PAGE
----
McCain Vows to Continue 'Crusade'
(CNSNews.com) - It was a feisty John McCain who conceded to Texas Governor George W Bush an hour after polls closed in South Carolina, where Bush emerged with a double-digit victory.
Addressing campaign workers at a gathering in Charleston, McCain asked the cheering throng whether they were proud of the campaign they had waged, a question which evoked more cheers. McCain then told the gathering, "You don't have to win every skirmish to win a crusade...and although we fell a little short tonight, our crusade goes forward."
McCain wished Bush "a good night's rest," and added, "he's going to need it."
"My friends, we have just begun to fight and I can't wait for the next round."
Then, McCain took off the verbal gloves, comparing his campaign, which he characterized as "clean and fair," to the Texan's.
"I will not take the low road to the highest office in the land. I want the Presidency in the best way, not the worst way," said McCain. "I will never let ambition overcome principle, never, never," he said to sustained applause and cheers.
As for Bush's contention that he is the "reformer with results," McCain snapped, "I am the real reformer. I don't just say it, I live it."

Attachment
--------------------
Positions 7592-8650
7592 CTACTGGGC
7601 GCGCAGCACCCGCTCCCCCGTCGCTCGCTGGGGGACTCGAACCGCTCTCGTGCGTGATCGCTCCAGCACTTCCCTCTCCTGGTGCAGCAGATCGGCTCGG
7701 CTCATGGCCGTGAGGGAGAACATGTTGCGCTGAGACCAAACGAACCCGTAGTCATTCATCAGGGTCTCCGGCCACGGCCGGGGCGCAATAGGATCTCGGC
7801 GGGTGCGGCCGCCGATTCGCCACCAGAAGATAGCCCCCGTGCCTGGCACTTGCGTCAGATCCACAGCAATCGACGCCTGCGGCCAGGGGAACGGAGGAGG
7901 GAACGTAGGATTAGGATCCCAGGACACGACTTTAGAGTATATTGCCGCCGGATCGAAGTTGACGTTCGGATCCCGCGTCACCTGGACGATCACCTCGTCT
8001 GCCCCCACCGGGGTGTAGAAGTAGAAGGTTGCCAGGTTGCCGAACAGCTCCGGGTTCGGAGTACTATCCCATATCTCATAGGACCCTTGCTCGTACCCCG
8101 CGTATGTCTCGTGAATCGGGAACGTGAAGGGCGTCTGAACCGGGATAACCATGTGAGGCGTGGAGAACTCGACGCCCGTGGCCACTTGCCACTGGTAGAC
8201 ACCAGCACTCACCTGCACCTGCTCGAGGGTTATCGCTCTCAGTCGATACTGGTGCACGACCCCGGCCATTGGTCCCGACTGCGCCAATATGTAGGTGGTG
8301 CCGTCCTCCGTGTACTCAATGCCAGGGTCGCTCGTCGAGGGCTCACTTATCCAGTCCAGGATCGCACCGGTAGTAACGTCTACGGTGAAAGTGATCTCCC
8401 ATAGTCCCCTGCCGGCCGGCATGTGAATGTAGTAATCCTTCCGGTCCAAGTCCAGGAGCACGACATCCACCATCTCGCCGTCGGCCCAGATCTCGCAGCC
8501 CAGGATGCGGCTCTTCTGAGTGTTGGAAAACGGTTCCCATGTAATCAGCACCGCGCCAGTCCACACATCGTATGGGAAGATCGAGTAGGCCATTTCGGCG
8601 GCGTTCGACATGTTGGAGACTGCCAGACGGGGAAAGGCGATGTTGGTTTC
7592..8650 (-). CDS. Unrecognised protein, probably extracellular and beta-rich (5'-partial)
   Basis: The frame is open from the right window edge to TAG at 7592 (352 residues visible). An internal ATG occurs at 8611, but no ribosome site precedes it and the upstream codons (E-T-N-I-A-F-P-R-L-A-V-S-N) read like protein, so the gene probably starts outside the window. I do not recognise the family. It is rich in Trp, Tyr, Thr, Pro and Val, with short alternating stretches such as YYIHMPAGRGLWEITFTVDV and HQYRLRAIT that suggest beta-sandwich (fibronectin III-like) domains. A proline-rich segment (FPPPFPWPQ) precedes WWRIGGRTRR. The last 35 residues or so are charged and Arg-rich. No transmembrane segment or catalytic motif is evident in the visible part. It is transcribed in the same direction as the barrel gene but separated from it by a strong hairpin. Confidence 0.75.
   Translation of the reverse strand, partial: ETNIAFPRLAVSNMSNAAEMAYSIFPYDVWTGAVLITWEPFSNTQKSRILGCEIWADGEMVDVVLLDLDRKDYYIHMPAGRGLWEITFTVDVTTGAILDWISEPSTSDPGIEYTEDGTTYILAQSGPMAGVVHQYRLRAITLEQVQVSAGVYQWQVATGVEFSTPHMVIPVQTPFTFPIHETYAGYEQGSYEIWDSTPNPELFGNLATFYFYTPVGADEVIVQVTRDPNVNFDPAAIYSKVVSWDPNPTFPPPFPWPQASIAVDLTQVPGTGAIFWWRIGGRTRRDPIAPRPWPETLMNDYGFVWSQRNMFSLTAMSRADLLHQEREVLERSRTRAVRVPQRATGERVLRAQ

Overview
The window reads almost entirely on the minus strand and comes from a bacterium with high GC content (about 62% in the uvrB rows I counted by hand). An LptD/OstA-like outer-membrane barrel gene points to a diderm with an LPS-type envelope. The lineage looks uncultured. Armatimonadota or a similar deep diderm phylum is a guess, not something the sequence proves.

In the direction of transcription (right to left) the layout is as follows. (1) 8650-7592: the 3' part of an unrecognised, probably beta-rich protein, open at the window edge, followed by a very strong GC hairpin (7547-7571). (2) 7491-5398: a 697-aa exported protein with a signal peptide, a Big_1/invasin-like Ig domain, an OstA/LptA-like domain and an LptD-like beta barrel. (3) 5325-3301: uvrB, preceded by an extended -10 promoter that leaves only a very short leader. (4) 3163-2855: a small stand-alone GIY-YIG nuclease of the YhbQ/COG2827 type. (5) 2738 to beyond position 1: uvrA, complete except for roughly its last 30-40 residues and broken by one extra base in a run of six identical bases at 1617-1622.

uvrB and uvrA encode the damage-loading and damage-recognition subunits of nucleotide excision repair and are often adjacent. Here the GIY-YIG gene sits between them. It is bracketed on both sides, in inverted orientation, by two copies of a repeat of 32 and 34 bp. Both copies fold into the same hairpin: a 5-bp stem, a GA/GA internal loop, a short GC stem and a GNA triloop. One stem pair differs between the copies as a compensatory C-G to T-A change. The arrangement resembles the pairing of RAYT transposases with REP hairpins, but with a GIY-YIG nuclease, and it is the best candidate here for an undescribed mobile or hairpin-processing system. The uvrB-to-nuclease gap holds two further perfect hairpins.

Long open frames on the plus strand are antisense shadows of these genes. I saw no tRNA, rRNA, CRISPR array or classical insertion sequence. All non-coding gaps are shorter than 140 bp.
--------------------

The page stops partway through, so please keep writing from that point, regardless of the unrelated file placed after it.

Addressing Bush's many televised campaign ads, McCain accused his opponent of being a "negative messenger," and insisted his campaign offers voters "a choice between a record of reform and an empty slogan of reform...a choice between experience and pretense."
McCain also repeated his contention that he is the Republican who is "the responsible adult," in calling for a smaller tax cut, while using more of the budget surplus to save Social Security and bring down the national debt. McCain has frequently faulted Bush for proposing too large a tax cut and for failing to spend "one new penny" to save Social Security and bring down the national debt.
More than an hour later, an elated Bush called his win "the victory of a message that is compassionate and conservative and of a messenger that is a reformer with results."
"The people of South Carolina endorsed my agenda...they embraced my vision...my plan to challenge the soft bigotry of low expectations...my reforms will give every child the key to a quality education," he said.
Never responding to McCain's earlier address, Bush chose to aim his guns at the Clinton-Gore Administration, which he insisted was responsible for "low morale in the military" and for "playing politics with Medicare and Social Security."
Bush also faulted the administration for giving the nation "the highest taxes in America since World War II." As for the surplus and his plan to cut taxes across the board, Bush insisted, "Today's surplus is not the government's money. It's the people's money."
Insisting his would not be a White House where policy was made by polls and focus groups, Bush said his White House would be "an example of which you can be proud."
Bush also took credit for much of the large voter turnout, which could hit the 600,000 mark, more than double the 276,000 who voted four years ago and concluded his speech by stating "Tonight is the beginning of the end of the Clinton-Gore era."